Introducing Gaikai

Here at TheSixthAxis we occasionally like to take off our PlayStation goggles and take a look at the gaming market as a whole, after all what happens in the rest of the industry will effect the Playstation sooner or later. We’ve previously heard about OnLive before, and as it’s too hot for a history lesson, if you’re not sure what I’m on about, I’m afraid you’ll have to to click though and have a read yourself.

OnLive however,  isn’t the only ‘remote gaming’ experience under development, as shortly after it was announced Acclaim’s David Perry announced he had been working on side project called Gaikai, it was later shown privately to some publishers at E3 and now he’s ready to show us all.

Before you rush off to watch the vid here are a few facts about his set-up;

+ No installing anything. (running regular Windows Vista, with the latest Firefox and Flash is installed.)
+This is a low-spec server, it’s a very custom configuration, fully virtualized. Why? To keep the costs to an absolute minimum. We had 7 Call of Duty games running on our E3 demo server recently.
+ Data travel distance is around 800 miles (round trip) on this demo as that’s where the server is. I get a 21 millisecond ping on that route.
+ This server is not hosted by a Tier 1 provider, just a regular Data Centre in Freemont California. Also, I’m not cheating and using fibre connections for our demos. This is a home cable connection in a home.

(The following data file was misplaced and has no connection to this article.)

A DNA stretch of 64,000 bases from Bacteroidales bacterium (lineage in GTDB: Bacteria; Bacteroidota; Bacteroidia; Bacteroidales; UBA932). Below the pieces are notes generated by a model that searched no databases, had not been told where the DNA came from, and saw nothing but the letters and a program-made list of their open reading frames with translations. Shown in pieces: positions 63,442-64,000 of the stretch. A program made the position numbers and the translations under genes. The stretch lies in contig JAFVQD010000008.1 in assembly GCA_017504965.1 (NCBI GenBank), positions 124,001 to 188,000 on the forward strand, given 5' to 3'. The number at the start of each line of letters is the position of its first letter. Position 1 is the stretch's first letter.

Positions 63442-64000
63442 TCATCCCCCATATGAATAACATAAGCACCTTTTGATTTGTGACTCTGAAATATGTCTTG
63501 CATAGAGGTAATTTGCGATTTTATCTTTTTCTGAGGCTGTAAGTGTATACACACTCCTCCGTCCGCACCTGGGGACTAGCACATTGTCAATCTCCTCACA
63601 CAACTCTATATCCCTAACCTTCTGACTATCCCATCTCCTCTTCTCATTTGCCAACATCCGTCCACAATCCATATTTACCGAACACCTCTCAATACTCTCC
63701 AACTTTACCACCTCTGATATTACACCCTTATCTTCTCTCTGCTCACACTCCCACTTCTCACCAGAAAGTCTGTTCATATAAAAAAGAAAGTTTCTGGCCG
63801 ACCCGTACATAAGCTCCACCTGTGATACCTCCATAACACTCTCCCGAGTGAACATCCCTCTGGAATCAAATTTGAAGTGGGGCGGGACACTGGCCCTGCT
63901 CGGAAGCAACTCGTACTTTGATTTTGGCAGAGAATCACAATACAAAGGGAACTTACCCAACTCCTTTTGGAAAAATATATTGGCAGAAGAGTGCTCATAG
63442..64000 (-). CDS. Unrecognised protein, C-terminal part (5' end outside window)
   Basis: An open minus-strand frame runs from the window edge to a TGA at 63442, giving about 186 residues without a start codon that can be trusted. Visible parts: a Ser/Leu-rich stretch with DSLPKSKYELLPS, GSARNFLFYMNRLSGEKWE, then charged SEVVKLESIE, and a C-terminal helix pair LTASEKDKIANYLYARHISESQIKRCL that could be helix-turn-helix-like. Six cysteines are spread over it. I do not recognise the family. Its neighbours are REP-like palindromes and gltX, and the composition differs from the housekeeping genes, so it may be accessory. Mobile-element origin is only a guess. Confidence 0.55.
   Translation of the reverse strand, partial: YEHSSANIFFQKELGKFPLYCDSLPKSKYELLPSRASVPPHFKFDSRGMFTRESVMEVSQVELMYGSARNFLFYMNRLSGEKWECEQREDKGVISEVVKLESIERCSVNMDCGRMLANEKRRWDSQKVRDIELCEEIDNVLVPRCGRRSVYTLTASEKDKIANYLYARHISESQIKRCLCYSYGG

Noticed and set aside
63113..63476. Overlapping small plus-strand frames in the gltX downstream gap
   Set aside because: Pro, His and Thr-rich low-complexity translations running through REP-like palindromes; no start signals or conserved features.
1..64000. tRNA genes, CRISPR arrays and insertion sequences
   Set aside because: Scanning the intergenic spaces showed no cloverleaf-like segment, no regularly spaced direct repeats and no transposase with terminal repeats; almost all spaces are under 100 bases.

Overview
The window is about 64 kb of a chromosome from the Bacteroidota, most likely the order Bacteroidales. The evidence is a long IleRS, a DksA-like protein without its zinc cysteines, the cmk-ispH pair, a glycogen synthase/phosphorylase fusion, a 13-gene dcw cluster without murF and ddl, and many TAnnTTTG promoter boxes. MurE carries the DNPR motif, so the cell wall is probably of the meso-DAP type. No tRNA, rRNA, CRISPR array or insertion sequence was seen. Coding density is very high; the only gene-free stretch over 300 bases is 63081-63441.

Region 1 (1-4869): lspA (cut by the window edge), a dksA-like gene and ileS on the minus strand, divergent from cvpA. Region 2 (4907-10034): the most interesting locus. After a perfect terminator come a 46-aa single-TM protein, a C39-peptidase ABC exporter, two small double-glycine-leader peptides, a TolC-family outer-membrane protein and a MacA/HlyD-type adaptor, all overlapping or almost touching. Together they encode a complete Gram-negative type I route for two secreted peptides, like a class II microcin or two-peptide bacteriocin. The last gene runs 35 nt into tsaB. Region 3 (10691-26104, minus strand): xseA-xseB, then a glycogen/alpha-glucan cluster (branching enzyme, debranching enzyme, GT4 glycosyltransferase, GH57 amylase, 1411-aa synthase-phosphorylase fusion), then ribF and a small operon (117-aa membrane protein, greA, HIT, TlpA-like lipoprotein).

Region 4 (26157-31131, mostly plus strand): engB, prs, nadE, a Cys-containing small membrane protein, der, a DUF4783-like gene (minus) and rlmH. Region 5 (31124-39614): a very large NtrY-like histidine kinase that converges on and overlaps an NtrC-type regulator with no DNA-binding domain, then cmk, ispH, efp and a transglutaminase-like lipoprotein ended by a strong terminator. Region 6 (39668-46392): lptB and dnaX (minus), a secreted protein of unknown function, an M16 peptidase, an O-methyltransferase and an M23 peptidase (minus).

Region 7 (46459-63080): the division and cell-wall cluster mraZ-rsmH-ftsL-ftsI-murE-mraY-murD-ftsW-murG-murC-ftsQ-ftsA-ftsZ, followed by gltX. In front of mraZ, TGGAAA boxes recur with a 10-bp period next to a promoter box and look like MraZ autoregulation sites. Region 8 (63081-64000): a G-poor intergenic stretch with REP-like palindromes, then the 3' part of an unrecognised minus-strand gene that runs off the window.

+ We don’t claim to have 5,000 pages of patents, we didn’t take 7 years, and we do not claim to have invented 1 millisecond encryption and custom chips. As you can see, we don’t need them, and so our costs will be much less.
+ We designed this for the real internet. The codecs change based on the need of the application, and based on the hardware you have. (Like Photoshop must be pixel perfect.)
+ Our bandwidth is mostly sub 1 megabit across all games. (Works with Wifi, works on netbooks with no 3D card etc.)

Basically this will work on practically any PC and looks like it will be OK, even if your Internet connection isn’t up to much. The main difference between Gaikai and OnLive is that this is pitched firmly at ISPs on a wholesale basis, who will then presumably sell a subscription based service to end users, whereas OnLive seem to be interested in selling their service direct to end users. From what is known about both products Gaikai appears to require far lower specs with less barriers to entry. Have a look at the vid and see for yourself.